cover of book

Fiction and Repetition
by J. Hillis Miller
Harvard University Press, 1982
Cloth: 978-0-674-29925-2 | Paper: 978-0-674-29926-9
Library of Congress Classification PR830.R53M5
Dewey Decimal Classification 823.009


Table of Contents:

1. Two Forms of Repetition
2. Lord Jim
Repetition as Subversion of Organic Form
3. Wuthering Heights
Repetition and the "Uncanny"
4. Henry Esmond
Repetition and Irony
5. Tess of the D'Urbervilles
Repetition as Immanent Design
6. The Well-Beloved
The Compulsion to Stop Repeating
7. Mrs. Dalloway
Repetition as the Raising of the Dead
8. Between the Acts
Repetition as Extrapolation


Reviews of this book:
Miller is a beautifully elegant writer, and one of this generation's most penetrating literary analysts. [This] is easily the most important book on fiction in a decade.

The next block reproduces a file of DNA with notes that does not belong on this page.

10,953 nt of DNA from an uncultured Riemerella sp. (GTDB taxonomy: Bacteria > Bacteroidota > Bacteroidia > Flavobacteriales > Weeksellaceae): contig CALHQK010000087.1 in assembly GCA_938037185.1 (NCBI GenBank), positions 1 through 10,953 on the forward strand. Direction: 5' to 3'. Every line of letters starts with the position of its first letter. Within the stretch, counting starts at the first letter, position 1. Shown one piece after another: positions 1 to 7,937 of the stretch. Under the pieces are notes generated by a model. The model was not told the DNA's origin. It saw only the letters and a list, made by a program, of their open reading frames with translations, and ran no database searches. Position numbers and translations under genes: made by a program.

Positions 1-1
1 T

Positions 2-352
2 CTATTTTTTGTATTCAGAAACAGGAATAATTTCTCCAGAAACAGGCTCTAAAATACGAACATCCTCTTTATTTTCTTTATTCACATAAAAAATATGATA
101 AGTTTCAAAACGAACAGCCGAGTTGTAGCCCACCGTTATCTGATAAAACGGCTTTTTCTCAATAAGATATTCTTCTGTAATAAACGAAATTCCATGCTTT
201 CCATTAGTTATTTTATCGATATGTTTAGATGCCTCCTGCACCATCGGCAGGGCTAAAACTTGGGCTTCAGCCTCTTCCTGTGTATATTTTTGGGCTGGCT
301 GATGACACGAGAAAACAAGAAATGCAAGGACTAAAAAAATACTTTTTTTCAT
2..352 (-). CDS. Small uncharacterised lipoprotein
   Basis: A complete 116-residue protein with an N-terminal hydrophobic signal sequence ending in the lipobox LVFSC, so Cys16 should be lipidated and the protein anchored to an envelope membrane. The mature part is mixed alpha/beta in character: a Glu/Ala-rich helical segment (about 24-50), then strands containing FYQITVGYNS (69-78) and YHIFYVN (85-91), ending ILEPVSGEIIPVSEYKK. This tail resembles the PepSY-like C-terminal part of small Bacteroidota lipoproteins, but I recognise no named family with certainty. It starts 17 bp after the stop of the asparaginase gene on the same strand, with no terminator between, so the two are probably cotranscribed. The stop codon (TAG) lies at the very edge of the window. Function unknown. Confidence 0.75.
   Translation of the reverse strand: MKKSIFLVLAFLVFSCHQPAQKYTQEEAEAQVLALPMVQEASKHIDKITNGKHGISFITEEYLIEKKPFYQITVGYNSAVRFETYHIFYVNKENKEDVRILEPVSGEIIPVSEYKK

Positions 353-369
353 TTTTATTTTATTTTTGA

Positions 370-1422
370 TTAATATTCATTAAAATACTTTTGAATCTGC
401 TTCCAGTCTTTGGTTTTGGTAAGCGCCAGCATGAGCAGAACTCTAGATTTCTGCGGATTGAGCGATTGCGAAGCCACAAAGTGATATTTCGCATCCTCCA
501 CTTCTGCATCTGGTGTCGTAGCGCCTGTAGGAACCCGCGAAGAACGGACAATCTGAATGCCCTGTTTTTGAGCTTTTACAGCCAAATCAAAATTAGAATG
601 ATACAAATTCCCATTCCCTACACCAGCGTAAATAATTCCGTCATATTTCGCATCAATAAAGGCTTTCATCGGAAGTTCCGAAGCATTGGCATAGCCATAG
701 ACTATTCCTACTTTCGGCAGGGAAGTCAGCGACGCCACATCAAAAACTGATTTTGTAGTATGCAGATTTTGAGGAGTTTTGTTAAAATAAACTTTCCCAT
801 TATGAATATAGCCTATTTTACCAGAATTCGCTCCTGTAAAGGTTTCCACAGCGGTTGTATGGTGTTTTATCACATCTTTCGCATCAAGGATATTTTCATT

--British Book News

Reviews of this book:
A very important contribution to contemporary critical thought.
--Modern Fiction Studies

Reviews of this book:
[This] book does what good criticism must do: reanimate familiar texts by asking contemporary questions of them, thus clarifying the texts and deepening their mysteries Professor Miller's fascinating play of concepts will win new readers for these novels and send others back to explore the mysteries they missed on the last reading.
--New York Times Book Review

Miller's quest for meaning is contagious and fruitful. All of the novels he discusses are illuminated by his reading, and, what is even more, they all seem honored by what he says. To read him is to discover both an added greatness in one narrative tradition and the unquestionable importance of his special kind of careful and intelligent criticism.
--Wayne Booth

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